California Grapes May Go Homeless

With the supply line of wine clogged, growers worry over who will buy their crop
Aug 14, 2009

Need Napa Cabernet grapes for harvest 2009? No problem. Russian River Pinot Noir can be had by the truckload. California is facing its worst oversupply of fine-wine grapes in decades. Veteran grower Andy Beckstoffer says it may be the worst market since the mid-1970s, when California wine was in its infancy and a considerably smaller industry. While that's bad news for growers, consumers are in for a potential bonanza in the next year or two.

With harvest just weeks away, contracts typically would have been signed months ago, but growers in Napa, Sonoma and beyond have been left hanging, along with their grapes. The problem is the recession. Consumers are buying less wine in the $20 and higher range, and many wineries, retailers and wholesalers have a backlog of inventory.

Just consider the going rate for Napa Cabernet Sauvignon: In 2008, the average price per ton was $4,689, according to the state's official crop report. While prime vineyards are still going for a premium, online classified ads are offering hillside Napa Cabernet for $2,000 a ton.

High-end Cabernet from Napa and high-end Pinot Noir, particularly from Sonoma County, are taking the biggest hit. Central Coast Chardonnay is also in oversupply, according to Steve Fredricks, managing partner of San Francisco-based Turrentine Wine Brokerage.

The most at-risk are new and small growers in coastal areas who don't have long-term contracts (and didn't need them during the boom years). If a buyer can't be found, they may be forced to make their own wine and sell it in bulk or just let the grapes hang and lose their crop.

Even experienced growers like Beckstoffer are feeling the pinch. "It's a mixed bag in the market," he said. Beckstoffer's top Napa plantings—which go into single-vineyard bottlings by Schrader, Realm and Paul Hobbs—have not been affected, but he has unsold grapes in Lake and Mendocino counties.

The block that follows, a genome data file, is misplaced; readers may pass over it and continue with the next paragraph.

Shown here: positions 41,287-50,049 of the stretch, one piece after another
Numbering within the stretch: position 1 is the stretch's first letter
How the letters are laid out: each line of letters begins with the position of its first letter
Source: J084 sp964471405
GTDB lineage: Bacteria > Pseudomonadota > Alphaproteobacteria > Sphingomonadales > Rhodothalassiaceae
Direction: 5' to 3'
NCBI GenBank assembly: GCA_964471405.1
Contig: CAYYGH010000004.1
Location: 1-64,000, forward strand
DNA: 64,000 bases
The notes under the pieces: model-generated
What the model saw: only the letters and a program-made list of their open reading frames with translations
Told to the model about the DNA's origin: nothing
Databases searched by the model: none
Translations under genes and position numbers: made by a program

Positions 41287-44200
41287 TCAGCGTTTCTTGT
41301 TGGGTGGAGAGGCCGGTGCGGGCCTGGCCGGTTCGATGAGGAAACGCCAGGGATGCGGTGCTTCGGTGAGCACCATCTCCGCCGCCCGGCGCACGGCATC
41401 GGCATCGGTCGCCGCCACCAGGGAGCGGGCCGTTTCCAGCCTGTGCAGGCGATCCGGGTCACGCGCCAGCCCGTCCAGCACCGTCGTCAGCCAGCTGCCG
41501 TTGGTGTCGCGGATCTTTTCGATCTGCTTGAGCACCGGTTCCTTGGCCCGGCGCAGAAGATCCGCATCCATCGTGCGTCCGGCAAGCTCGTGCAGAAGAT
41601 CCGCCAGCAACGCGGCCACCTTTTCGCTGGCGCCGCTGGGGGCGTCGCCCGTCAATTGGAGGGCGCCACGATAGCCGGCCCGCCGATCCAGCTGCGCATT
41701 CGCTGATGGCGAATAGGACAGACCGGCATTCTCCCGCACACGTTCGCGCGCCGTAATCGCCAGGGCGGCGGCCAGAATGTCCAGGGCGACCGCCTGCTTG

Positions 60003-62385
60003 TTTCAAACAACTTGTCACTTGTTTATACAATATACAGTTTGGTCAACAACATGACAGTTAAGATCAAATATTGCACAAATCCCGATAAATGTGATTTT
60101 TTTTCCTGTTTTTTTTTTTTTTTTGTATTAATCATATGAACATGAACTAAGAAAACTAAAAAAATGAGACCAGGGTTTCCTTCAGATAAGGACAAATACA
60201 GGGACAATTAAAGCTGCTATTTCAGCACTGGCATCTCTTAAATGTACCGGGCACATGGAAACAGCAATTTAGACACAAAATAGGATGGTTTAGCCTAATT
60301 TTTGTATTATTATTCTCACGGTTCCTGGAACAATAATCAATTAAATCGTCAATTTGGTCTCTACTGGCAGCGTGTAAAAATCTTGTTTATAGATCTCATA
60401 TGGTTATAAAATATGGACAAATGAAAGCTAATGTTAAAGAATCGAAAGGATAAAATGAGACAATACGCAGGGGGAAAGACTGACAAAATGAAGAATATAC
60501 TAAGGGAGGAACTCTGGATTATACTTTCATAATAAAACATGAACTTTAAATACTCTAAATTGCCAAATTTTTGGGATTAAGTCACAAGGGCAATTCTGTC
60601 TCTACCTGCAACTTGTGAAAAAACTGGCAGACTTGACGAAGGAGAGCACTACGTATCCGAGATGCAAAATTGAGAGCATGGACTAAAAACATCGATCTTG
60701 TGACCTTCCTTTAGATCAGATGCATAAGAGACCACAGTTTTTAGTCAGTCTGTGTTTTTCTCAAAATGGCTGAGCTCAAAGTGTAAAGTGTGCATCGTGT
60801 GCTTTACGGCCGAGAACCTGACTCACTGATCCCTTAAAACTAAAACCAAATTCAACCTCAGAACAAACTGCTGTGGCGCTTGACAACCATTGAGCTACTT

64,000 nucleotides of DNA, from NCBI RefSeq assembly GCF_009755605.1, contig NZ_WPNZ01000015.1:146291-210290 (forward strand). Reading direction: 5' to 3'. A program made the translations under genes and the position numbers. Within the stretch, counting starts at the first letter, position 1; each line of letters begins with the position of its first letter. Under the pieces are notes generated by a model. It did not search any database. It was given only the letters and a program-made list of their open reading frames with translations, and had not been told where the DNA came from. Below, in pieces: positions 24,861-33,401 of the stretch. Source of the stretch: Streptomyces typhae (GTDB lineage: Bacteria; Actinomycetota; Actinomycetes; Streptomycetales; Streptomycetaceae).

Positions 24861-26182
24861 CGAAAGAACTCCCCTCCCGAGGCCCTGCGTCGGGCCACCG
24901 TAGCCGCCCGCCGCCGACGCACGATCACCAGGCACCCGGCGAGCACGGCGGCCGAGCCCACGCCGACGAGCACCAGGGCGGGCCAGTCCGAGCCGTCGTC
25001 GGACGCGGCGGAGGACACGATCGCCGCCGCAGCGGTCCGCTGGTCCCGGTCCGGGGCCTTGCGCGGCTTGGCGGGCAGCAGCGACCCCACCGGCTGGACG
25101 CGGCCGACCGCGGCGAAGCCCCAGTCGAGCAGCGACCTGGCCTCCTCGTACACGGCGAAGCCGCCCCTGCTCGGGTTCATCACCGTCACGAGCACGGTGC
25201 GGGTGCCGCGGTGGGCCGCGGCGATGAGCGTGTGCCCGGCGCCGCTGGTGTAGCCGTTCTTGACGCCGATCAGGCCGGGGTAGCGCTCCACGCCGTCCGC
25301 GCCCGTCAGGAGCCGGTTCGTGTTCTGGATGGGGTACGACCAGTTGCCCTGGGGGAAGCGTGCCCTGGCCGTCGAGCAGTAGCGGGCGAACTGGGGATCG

For wine lovers, however, the news may not be bad. "I think consumers will be seeing more wines that were once priced out of bounds," said Glenn Proctor, a partner in Ciatti Company, a wine and grape brokerage firm based in San Rafael, Calif.

And it could be an opportunity for winemakers who rely on excess grapes, but so far they're not gloating. Donny Sebastiani, one of the proprietors of Don Sebastiani and Sons, a négociant company that bottles successful brands such as Smoking Loon and Pepperwood Grove, was frank about the situation. "We'd love to take advantage of [the surplus], but given the economy, our supply is backing up, too."

While some producers like Sebastiani may be buying fewer grapes, others are playing hardball, putting off any commitment and hoping growers blink and lower their prices. "I've never seen a sign 'Grapes for sale' along [Napa's] Highway 29," said Harvey Posert, an experienced Napa observer and spokesman for Fred Franzia, who specializes in value brands such as Charles Shaw ("Two Buck Chuck"). Franzia himself declined to comment on the situation and whether it will provide him with opportunities.

There are signs that the grape glut may be short term. First, the economy seems to be bottoming out and the wine industry has reason to hope for better times in 2010.

Grower concerns also have eased somewhat in the past few weeks as brokers and producers have downsized their estimates of the 2009 harvest. What looked to be a record crop in spring is now expected to be just above average. Also, thanks to small crops in 2007 and 2008, there's no glut of excess bulk wine, report brokers Turrentine and Ciatti. Since sales of wines priced at $15 and under remain solid, many of the unsold grapes may eventually find a home as bulk wine.

That's great news for consumers, who have been flocking to value brands. The wine in those $8 and $12 bottles is bound to be better when the vintage reads 2009. Now if only California's growers can make it through the vintage alive.

Economy United States California News

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